Apex keynoter Cummings forecasts bright future for drones

Feb. 19, 2017

San Diego, CA. Mary (Missy) Cummings describes herself as not a typical professor—she spent time in the “real world” as a naval officer flying F-18 fighters off aircraft carriers. She now has a Ph.D. in systems engineering and teaches at Duke University’s Pratt School of Engineering, where her interests include human-unmanned vehicle interaction and the ethical and social impact of technology.

Delivering a keynote address at IPC Apex Expo on the topic of drones, she downplayed the role of pilots, although she is one herself. An F-18 can guide itself to an aircraft-carrier landing, and in fact pilots are instructed to keep their hands off the controls when an F-18 is catapulted into flight in order to avoid pilot-induced oscillations. Pilots consider themselves the best of the best, she said, and when told to hold onto handlebars above the glare shield during takeoff, they must ask themselves, “what are we, five?”

She does believe that human pilots have a role to play on commercial airlines—controlling unruly passengers, for example. Cargo pilots may have something to worry about, however.

Bur rather than completely replacing pilots, she expects automation to help alleviate a worldwide shortage of pilots, with one pilot per cockpit assisted by robotics. She likened the approach to R2D2 occupying a spot behind Luke Skywalker in his X-wing fighter. Nevertheless, she said, the planes you fly on today are essentially drones, and their level of automation points to a bright future for drones.

A key part of her work is determining how to balance humans and automation. When assessing prospects for automation of a task, Cummings said, she makes use of the SRKE taxonomy—for skills, rules, knowledge, and expertise. The first two involve mastering skill-based reasoning and then following rules or procedures that must happen in certain sequences under different situations. Next comes knowledge-based reasoning, which, when you do it, involves running simulations in your head, employing intuition when lacking some information. Expertise comes into play in situations of maximum uncertainty—she cited aircraft captain “Sully” Sullenberger’s safe landing of an airliner in the Hudson River in January 2009 after bird strikes disabled both engines.

Computers, she said, are good at skills-based reasoning and can follow rules, better than people can. They have more trouble as uncertainty increases—self-driving cars, for example, have trouble when four arrive simultaneously at a four-way intersection. She added that if your job—such as the jobs of Apex Expo attendees—requires knowledge-based reasoning amid massive amounts of uncertainty, a robot will not replace you. Nor will robots replace maids anytime soon, she added, although robotic housekeepers are a frequent request she receives.

Railroad trains should be easy to automate, she said, as there is no lateral uncertainty. She is skeptical about self-driving cars, despite the overly optimistic enthusiasm for them in what she called California’s “Silly Valley.” They must compute everything around them and what everything around them is doing. The ultimate test case for them, she suggested, will be driving in bad weather in Boston. She also commented on autonomous vehicles operating in mines. Autonomous trucks are so precise that randomness needs to be programmed in to prevent them from forming ruts as they traverse the same path over and over. (Read more in “Autonomous mining equipment years ahead of car development” in our upcoming March issue.) Diggers, however, rely on haptic feedback still best interpreted by humans.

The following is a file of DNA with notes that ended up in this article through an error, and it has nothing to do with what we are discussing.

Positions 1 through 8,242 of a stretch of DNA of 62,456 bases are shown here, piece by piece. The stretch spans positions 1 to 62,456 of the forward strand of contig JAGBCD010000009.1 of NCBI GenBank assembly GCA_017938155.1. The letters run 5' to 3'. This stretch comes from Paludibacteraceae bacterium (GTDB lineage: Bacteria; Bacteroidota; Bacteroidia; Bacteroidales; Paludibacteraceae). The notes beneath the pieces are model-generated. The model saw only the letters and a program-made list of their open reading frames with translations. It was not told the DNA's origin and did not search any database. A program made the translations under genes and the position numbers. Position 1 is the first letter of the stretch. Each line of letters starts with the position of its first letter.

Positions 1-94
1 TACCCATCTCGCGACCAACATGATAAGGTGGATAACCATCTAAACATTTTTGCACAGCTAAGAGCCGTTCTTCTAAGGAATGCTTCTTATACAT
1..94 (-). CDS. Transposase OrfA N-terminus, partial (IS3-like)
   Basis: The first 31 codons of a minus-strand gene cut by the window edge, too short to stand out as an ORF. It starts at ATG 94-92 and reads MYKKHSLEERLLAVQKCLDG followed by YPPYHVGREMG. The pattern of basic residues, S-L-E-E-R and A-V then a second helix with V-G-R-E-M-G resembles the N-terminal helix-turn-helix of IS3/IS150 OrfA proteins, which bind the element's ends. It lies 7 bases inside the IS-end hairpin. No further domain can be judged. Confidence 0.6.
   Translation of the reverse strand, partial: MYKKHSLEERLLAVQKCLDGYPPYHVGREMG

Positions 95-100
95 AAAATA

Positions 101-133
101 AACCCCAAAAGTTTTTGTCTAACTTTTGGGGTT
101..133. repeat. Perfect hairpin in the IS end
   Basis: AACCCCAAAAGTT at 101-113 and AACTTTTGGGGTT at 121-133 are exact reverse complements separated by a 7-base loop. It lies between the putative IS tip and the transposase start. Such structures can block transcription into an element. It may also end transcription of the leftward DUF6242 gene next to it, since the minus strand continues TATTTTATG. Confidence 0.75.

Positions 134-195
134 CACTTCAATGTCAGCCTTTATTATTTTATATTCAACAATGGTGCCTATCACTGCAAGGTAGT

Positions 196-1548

Drones occupy a middle territory between trains and cars, Cummings said, and show promise for applications ranging from package delivery to pipeline inspection. Remaining challenges include AI brittleness, mismatches of technology with human capability, sensor immaturity, and lack of test plans.

Cummings also cited distraction as a problem with partial automation—the Pavlovian response of a pilot or driver picking up a mobile device when becoming bored as the plane or car operates itself. In addition, partial automation can hinder human skillsets. A 2013 article in the Economist notes that younger pilots tend to trust their plane’s automation more than their own skills. Sullenberger’s background is becoming the exception rather than the rule, the article adds. He learned to fly at the age of 16, flew F-4 Phantoms, and had accumulated 40 years and 20,000 hours of mostly hands-on experience before performing “his heroics on the Hudson.”

Cummings suggested that regulation is as much an impediment to autonomous drones in the United States as technological challenges. The FAA, she said, is staffed with aviators with a romantic view of humans in the cockpit—a vision they don’t want to let go of.

Nevertheless, she concluded, the future for drones is beyond bright, and she suggested we might see Jetsons-like flying cars before we see self-driving automobiles on the streets of Boston.

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